Comments Off on Bonds set at $100K for prime suspects in historic Sioux Falls meth bust

Bond has been set at $100,000 cash or surety for the two prime suspects in what Sioux Falls Police Chief Doug Barthel called the largest meth bust in the city’s history. 

Regina Renee Johnson and Robert Raymond Jackson, both 42, appeared in court Thursday afternoon on charges of distribution and possession of a controlled substance, marijuana and drug paraphernalia. 

Officers found 8.8 pounds of methamphetamine, sale sheets and $3,000 in cash in Johnson’s vehicle during a traffic stop Wednesday. 

Regina Johnson, Austin Dalstead and Robert Jackson are escorted into Minnehaha County Court in Sioux Falls, S.D. Thursday, March 28, 2013.

Regina Johnson, Austin Dalstead and Robert Jackson are escorted into Minnehaha County Court in Sioux Falls, S.D. Thursday, March 28, 2013.

A motel manager alerted police to their suspicions about Johnson when she called and asked to return to a room she’d rented the night before to retrieve property in what Barthel characterized as a suspicious manner. 

“She was persistent, kept saying she wanted to get in there and finally told them she had left some money in there under the mattress,” Barthel said. “They were obviously suspicious of that and notified police.”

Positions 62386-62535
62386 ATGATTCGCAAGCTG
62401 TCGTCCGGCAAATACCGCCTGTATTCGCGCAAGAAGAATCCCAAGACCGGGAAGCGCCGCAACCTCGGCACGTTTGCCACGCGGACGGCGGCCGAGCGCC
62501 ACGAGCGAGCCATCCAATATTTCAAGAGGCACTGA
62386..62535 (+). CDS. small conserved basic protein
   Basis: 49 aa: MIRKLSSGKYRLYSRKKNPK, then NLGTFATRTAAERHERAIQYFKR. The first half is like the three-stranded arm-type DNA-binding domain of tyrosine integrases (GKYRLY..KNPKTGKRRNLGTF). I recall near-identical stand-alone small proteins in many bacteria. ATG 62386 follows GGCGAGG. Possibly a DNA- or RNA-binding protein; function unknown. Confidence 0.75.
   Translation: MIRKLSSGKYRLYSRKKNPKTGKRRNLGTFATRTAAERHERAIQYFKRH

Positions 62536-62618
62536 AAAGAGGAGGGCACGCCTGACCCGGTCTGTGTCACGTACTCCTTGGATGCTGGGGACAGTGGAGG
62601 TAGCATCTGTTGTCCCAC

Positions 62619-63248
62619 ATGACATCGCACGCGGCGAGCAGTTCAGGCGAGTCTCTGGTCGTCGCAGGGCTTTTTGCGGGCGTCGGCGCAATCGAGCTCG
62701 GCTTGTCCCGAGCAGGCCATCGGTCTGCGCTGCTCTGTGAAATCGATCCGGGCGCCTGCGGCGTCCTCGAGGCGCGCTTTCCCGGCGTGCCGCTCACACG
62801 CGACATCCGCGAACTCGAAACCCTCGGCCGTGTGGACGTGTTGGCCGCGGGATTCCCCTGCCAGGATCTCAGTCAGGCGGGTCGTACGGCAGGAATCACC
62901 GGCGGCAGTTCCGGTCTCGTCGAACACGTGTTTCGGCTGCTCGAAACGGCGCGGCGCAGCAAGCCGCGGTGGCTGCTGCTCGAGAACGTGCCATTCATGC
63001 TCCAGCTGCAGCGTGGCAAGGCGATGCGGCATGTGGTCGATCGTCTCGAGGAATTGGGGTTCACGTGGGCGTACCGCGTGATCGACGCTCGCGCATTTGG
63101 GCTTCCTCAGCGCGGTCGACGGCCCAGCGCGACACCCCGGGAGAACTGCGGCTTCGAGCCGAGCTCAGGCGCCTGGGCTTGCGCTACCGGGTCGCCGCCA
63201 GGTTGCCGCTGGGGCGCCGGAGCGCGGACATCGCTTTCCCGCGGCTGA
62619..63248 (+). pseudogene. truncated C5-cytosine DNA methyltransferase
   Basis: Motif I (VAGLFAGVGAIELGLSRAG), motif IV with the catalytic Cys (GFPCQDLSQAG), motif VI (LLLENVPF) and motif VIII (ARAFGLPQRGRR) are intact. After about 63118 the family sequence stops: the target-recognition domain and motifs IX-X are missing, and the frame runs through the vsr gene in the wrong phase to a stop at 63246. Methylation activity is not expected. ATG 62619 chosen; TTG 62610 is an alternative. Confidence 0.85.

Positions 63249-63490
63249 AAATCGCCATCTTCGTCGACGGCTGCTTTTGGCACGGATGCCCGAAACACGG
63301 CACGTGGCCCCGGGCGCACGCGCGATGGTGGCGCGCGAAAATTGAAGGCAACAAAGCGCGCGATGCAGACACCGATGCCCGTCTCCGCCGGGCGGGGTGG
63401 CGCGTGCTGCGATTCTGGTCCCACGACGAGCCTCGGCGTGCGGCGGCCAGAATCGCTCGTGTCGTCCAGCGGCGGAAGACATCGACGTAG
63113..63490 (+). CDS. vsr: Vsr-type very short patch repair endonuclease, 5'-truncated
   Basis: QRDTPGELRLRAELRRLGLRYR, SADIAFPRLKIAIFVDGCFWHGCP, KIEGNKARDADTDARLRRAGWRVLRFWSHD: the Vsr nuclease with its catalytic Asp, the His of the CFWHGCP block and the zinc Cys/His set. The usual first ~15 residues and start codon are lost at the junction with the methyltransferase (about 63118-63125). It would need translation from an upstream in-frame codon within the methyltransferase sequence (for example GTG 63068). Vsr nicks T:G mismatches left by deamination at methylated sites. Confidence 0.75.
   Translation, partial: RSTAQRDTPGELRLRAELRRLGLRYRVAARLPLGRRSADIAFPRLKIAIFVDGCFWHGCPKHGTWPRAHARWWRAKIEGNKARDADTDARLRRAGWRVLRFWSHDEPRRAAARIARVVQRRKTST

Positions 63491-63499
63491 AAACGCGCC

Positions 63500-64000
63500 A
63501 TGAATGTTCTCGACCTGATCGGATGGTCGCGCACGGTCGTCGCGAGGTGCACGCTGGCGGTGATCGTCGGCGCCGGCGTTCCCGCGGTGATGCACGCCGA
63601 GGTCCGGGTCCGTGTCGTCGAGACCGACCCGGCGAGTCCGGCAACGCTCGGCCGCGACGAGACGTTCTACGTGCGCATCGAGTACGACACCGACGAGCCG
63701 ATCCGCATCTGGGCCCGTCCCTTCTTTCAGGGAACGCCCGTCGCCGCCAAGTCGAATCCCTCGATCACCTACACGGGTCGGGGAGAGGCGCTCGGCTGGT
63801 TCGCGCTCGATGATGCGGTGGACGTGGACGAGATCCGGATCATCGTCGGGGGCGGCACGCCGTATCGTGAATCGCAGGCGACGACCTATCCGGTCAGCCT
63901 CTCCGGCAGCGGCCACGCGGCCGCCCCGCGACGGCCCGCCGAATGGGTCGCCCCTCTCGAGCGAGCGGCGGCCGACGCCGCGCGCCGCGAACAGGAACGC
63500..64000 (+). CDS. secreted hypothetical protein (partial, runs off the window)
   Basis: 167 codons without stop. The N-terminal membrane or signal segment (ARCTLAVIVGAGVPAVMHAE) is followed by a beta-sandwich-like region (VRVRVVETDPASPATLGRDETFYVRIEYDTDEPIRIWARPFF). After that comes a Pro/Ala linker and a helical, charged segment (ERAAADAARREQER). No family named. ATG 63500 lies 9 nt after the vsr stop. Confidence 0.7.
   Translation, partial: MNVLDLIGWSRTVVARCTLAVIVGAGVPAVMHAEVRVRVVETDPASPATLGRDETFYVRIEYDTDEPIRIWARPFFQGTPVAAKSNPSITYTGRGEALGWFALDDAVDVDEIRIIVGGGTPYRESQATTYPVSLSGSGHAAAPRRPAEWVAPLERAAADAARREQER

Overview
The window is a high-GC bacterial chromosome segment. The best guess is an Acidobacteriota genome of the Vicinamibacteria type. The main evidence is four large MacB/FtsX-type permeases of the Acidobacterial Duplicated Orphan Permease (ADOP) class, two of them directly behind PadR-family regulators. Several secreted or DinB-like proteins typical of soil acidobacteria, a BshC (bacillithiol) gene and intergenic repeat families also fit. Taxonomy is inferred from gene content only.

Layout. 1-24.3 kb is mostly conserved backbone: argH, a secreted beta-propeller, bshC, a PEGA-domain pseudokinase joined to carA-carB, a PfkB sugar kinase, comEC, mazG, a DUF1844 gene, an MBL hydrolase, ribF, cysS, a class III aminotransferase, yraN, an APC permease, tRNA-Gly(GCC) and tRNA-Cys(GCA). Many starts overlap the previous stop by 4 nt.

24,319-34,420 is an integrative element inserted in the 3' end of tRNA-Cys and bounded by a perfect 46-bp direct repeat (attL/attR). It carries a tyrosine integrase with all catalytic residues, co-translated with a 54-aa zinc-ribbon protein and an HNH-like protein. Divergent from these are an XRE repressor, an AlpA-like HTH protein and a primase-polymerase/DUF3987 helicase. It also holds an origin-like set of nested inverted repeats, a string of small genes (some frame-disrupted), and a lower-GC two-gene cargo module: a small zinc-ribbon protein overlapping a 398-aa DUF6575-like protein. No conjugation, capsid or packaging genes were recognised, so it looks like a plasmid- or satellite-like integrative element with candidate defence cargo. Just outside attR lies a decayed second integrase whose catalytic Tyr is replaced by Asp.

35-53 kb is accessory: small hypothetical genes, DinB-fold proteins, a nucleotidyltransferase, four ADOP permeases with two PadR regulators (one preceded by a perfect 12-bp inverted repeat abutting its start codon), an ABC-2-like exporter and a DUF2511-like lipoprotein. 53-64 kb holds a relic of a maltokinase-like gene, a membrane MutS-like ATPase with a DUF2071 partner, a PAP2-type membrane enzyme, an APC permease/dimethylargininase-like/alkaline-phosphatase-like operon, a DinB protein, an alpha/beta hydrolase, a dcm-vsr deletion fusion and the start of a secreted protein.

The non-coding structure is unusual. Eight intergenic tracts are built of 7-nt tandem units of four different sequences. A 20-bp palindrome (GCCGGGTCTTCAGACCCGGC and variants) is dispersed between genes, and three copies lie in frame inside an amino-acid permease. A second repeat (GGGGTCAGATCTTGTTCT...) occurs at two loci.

After the traffic stop, officers searched the room and found $87,340 in cash hidden under a mattress. At the couple’s home on the 1400 block of N. 61st Street, they found another 14.1 grams of methamphetamine and pipes that tested positive for meth.

They also found Johnson’s son in the house. Austin Jon Dalstead, 19, was charged with the same crimes as his mother. 

Minnehaha County Deputy State’s Attorney Amanda Eden asked Judge John Hinrichs for a $100,000 cash-only bond for the couple, citing their criminal histories and the massive amount of methamphetamine seized. 

Johnson has three convictions for possession of a controlled substance on her 16-page South Dakota criminal history, the most recent of which took place in 2008. 

Minnehaha County Deputy Public Defender Molly Quinn argued for a lower bond, saying the safety risk to the community is minimal. 

“I would note to the court that there’s not a danger of violence to the community in terms of Mrs. Johnson,” Quinn said. 

Quinn also pointed out that Johnson and Jackson have no history of missing court. 

Ultimately, Hinrichs set the bond as cash or surety, meaning they could pay a portion to be released. 

“It’s a compelling case and extraordinarily serious charges,” Hinrichs said. 

Dalstead’s bond was set significantly lower, at $10,000 cash or surety, based on his tenuous connection to the bulk of the drugs, which were seized in a traffic stop from an SUV he wasn’t in. 

“Is there anything, other than the fact that he resides with the co-defendants, that he has any connection to the drugs or cash that were found in the vehicle?” Hinrichs asked at one point.



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